The initial timeline anticipated a Report from Justice Ofori-Atta on the Bulgarian Embassy land matter within seven days and another report on matters of other diplomatic missions within a month, both from the day he was commissioned to begin his findings.
But because the Sole Inquirer found the issues “considerably complex,” Jinapor extended the deadlines.
The Sole Inquirer sourced information from the various land organs of the state, as well as relevant professionals with 11 persons testifying.
Justice Ofori-Atta has since presented his findings and recommendations to government.
Upon receipt of the report on April 26, 2022, suspicions surfaced, suggesting that government was planning on insulating culprits who might have unlawfully razed down the Bulgarian Embassy from accounting for their behaviour.
Mr Jinapor refuted these claims, insisting on government’s commitment to unearth the truth and “make available the contents [of the report] in due course.”
Acting on report
Mr Jinapor studied the 149-page report, and he made public on Monday, May 16, 2022, government’s action and pending action on the report with a little contradiction in need of clarity.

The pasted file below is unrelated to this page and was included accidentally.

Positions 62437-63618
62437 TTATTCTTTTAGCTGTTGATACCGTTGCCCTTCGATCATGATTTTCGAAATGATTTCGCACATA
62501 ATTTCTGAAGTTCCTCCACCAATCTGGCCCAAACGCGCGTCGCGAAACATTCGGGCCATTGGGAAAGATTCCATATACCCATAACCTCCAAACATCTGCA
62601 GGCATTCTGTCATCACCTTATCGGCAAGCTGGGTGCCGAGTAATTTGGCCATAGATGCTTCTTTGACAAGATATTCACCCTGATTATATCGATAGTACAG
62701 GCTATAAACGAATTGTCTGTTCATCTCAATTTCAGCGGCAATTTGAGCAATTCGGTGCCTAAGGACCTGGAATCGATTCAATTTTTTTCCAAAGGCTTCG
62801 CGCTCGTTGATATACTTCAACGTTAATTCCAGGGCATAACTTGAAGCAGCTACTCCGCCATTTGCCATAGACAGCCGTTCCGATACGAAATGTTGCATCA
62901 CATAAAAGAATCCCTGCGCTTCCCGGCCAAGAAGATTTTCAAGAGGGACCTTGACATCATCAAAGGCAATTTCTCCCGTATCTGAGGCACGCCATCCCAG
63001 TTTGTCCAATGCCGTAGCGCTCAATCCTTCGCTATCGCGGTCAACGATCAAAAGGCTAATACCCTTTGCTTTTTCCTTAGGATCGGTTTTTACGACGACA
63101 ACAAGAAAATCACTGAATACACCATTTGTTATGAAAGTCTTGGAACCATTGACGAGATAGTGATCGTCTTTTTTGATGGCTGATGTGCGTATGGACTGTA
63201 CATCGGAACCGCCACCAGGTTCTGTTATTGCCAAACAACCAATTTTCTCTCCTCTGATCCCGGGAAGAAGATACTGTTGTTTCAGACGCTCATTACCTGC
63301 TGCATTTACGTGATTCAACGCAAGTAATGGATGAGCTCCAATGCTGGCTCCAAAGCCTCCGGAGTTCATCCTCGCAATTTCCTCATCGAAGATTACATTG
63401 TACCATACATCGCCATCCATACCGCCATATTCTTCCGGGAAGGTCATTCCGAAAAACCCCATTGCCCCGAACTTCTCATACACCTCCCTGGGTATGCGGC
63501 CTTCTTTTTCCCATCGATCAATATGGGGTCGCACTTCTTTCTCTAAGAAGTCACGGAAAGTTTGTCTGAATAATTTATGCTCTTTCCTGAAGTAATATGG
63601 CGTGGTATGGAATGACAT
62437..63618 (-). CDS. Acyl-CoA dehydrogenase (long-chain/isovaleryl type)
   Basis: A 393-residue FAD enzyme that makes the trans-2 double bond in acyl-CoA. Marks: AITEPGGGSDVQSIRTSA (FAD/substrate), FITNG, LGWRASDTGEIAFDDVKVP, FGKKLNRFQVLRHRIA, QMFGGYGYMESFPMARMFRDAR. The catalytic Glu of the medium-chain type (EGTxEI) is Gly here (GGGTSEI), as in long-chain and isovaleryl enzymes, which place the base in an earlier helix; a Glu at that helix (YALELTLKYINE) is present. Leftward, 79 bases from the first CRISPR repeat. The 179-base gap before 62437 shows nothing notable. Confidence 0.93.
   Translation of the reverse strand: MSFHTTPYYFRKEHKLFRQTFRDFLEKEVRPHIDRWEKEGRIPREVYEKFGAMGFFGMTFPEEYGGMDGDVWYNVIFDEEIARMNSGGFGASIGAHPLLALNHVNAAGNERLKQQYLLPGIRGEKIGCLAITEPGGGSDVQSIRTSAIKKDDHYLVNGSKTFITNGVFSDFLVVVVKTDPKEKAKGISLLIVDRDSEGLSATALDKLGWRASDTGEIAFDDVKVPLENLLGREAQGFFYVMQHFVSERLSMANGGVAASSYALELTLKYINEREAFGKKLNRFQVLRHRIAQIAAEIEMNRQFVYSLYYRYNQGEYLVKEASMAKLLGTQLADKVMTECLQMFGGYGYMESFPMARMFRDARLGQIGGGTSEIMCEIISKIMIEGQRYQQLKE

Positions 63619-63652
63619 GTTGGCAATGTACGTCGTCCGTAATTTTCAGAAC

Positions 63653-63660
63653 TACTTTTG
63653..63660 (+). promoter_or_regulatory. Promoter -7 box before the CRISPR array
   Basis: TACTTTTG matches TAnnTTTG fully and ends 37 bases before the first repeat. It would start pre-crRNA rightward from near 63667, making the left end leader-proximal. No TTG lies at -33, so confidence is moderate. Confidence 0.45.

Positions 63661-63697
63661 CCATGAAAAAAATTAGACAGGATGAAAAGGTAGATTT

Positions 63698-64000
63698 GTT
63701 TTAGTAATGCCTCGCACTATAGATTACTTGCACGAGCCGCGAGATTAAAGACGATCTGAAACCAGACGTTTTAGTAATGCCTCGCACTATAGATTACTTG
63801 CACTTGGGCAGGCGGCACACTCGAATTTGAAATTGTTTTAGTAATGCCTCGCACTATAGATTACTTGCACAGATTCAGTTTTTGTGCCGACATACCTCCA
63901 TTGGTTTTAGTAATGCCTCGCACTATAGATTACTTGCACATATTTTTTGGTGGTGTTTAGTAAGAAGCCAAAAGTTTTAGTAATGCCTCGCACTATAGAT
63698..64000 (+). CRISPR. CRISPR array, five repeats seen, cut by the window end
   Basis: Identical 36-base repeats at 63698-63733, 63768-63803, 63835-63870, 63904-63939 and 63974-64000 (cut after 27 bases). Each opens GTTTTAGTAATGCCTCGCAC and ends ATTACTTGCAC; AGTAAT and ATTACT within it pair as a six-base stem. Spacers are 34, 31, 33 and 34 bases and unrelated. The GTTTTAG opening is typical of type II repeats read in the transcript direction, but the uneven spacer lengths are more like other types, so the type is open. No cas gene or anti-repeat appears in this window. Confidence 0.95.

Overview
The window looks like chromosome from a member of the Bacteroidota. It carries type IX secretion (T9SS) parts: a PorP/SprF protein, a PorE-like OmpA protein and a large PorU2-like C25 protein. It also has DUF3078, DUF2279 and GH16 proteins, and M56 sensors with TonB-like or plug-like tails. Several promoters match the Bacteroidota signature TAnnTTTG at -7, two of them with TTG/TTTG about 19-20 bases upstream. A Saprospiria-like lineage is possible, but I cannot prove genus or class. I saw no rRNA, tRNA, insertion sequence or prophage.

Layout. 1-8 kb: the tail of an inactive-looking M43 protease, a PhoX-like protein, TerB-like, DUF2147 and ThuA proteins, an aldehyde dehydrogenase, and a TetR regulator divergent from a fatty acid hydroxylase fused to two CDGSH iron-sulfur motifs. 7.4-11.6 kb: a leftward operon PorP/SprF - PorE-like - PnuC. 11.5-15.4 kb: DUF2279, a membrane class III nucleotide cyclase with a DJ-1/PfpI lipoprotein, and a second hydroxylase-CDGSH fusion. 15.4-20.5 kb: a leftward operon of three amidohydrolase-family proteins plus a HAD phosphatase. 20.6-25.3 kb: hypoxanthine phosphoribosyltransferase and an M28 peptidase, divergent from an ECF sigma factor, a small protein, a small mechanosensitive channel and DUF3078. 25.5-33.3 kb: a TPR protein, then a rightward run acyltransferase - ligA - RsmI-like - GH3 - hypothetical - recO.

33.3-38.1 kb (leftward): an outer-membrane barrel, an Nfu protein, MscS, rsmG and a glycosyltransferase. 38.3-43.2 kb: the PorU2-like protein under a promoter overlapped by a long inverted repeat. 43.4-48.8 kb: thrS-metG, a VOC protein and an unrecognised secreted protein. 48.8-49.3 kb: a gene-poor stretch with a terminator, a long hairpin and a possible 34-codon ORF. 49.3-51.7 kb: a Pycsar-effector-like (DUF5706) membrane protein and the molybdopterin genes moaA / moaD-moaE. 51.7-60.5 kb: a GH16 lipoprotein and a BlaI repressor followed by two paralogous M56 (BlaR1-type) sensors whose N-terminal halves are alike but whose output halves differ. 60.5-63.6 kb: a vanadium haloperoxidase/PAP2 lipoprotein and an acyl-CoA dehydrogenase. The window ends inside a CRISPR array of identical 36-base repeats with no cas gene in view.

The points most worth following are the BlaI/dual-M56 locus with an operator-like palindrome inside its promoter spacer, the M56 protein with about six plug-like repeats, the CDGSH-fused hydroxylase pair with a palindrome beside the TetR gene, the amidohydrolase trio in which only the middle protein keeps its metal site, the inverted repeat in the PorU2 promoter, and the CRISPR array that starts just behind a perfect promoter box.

On the one hand, Mr Jinapor relates that government has decided to “accept the findings and recommendations of the Sole Inquirer in full.”
And on the other hand, Mr Jinapor relates that government has referred part of the commendations, the part about “sanction” and “compensation,” to the Attorney-General and Minister of Justice for advice.
The clear conclusion from the reference to the learned Attorney-General is that government has not yet fully accepted the findings of the Sole Inquirer.
Apart from this concern, Mr Jinapor’s plan to navigate this impasse through mediation should be supported. Ghanaian customary adjudication has always prized reconciliation, harmony, and cordial existence of feuding parties over declaring a winner.
Justice, of course, should be done in this matter. But the peaceful relationship of the parties following a successful mediation is most preferred.
No country cocooned
The 1992 Constitution recognised the simple truth that Ghana is not siloed in its desire for progress, as our goals and aspirations are linked with others and either propelled or hampered by them.
We develop fast and best in friendship with and respect for others.
Mr Jinapor has vowed Ghana’s commitment to the “long-standing relations” between Ghana and Bulgaria, promising that this incident would not “mar” the friendship.
We should support the young minister in his pursuit of this noble goal by purging this unfortunate incident of unhealthy partisan politics and unfounded suspicion.
As well, the public awaits the Sole Inquirer’s findings on other foreign missions’ land and related interest in Ghana. And if appropriate, these reports should be publicised.
Ghanaians must ensure that “others” know and feel they are home in Ghana, as it is the prime test of our “spirit of friendship and peace with other peoples of the world” so predominant in the preamble to our Constitution.
The author is a lawyer/doctoral fellow at Fordham Law School, N.Y., USA.